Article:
And if that wasn’t enough, there’s another elevator which takes you to an underground crypt.
In another section, a mansion sits off the side of a road: you then take the world’s tallest elevator up to a floating set of islands and dragon temples. Now, these strange transitions extremely memorable just because of how bizarre they are, peppered in between fairly reasonable transitions (e.g. walking through misty woods, to forested pathways, to some shady ruins). These moments are strange because the game has lots of non-strange transitions (like the interior of Drangleic Castle), and the game plays them both off as normal.
What semicontinuity gets at for me is the exciting ways we can represent our game worlds as designers. There’s no need to adhere to any one formula or idea: the ways areas are connected can be carefully thought through and become expressive.
It’s something we thought about while making Anodyne 2: Return to Dust (Spoilers ahead.. if you quit Anodyne 2 after 1 hour this is a good time to go finish it!!).
We initially establish a videogame-y logic to shrinking into people located in the 3D world, putting the game in the vicinity of normal-continuous. But as the game goes on, it’s revealed that the linkage of “3D character” and “2D world” is not always paired. Iwasaki Antimon takes you to a mailbox of a person Iwasaki obsesses over. The fur of a dog-creature ends up being a village you reside in for weeks. The desertnpc takes you to something completely unexpected. Pastel Horizon, Minorma’s Orb and New Theeland connect through an alternate Anodyne 1’s Nexus. The notions of space and how they should connect shift from a straightforward videogame-y premise to something disorienting and discontinuous. Anodyne 2’s continuity shifts as you get further… and it uses this to suggest a certain location in 2D as further away.
These sorts of formalized techniques can be used hand-in-hand with the story themes to make certain ideas resonate stronger with the player. For example, putting Dustbound Village inside a nano area makes you wonder about the rest of the 2D worlds you’ve visited – and gets you to rethink what you’ve learned about your role as a Nano Cleaner in Anodyne 2’s world. The strange large areas in the Outer Sands break down an attempt at a ‘logical’ understanding of Anodyne 2’s world’s fabric and suggests something that exists on a more fantastical layer. Thinking about and using continuity in different ways can create different headspaces for a player to inhabit as they read what you’ve written or prepared for them to play through.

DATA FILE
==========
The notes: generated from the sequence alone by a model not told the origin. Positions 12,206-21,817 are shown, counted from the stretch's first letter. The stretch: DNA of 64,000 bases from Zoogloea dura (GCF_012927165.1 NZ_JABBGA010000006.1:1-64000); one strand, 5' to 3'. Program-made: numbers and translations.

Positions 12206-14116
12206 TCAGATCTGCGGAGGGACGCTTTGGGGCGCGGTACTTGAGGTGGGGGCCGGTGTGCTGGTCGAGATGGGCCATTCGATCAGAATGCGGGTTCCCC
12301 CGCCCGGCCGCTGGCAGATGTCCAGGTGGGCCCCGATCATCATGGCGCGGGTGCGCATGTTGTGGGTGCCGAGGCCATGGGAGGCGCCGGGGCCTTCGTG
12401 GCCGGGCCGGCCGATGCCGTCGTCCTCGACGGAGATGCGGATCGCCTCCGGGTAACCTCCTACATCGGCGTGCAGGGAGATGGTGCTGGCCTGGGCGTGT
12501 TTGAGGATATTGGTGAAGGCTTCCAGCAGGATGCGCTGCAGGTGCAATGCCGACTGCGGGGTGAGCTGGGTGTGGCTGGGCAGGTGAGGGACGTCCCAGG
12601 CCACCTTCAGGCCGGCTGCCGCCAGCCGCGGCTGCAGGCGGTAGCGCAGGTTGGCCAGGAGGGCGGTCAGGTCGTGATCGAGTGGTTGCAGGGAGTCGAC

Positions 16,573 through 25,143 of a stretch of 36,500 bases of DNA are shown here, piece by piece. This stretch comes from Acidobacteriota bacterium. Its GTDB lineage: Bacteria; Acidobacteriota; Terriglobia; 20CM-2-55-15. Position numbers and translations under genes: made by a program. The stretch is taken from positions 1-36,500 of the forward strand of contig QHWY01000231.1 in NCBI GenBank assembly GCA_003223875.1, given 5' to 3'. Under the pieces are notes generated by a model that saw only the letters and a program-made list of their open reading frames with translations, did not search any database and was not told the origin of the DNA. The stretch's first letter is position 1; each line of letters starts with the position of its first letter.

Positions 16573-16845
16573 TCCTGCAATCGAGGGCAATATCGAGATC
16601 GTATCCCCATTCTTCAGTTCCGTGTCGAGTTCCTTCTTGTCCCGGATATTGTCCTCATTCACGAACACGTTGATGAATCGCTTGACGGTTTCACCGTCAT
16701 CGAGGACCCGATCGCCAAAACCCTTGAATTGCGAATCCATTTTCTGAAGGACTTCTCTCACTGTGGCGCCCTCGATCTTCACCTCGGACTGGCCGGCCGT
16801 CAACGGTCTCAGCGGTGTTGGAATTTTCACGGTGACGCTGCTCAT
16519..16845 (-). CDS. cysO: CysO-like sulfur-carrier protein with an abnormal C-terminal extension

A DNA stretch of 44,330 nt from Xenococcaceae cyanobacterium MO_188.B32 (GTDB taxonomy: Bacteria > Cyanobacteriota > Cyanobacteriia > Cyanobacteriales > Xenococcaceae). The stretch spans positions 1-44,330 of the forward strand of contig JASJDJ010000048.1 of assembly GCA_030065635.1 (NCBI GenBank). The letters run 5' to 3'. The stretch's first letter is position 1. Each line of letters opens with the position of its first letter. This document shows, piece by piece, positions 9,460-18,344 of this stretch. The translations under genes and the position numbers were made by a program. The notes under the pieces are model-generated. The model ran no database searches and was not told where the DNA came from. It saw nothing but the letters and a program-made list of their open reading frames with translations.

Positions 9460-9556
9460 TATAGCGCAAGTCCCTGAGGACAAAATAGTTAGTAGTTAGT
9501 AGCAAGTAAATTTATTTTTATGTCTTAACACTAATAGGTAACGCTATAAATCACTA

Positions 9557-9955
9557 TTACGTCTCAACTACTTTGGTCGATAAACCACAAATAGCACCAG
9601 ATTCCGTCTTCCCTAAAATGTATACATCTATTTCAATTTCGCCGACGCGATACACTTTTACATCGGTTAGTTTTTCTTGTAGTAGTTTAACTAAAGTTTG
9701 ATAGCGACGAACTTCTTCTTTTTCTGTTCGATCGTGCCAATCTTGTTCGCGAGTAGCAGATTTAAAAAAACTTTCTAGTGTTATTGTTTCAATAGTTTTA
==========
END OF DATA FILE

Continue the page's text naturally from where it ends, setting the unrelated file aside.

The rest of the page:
Anyways, all degrees of continuity can result in interesting games. On the hypercontinuous end, we could have an exploration of a single bedroom, not necessarily sprawling and repetitive corpgames. Or an exploration of a single town (like in Attack of the Friday Monsters). There’s no right approach to making games or picking the level of continuity. But if you’re designing games it’s good to find some approach that you care about.
Appendix on defining continuous/etc
As always, game design theory is… sort of made up, right? These ideas may bear fruit when analyzing certain games, they may be worthless for others.
I’ll define continuity as a game’s tendency to have unbroken, realistically-sized spaces that you travel through without many cuts. On one end of the spectrum, games can be hypercontinuous (painful accuracy to real life – exteriors of buildings always match the interiors, the camera never cuts, there is no fast travel). I don’t know of many large games that are hypercontinuous, but the majority of recent open-world corporate games (corpgames) are close to this (Breath of the Wild, God of War, Grand Theft Auto).
Or games can be discontinuous – levels connect with seemingly no underlying logic (Yume Nikki, Goblet Grotto, Chameleon Kid).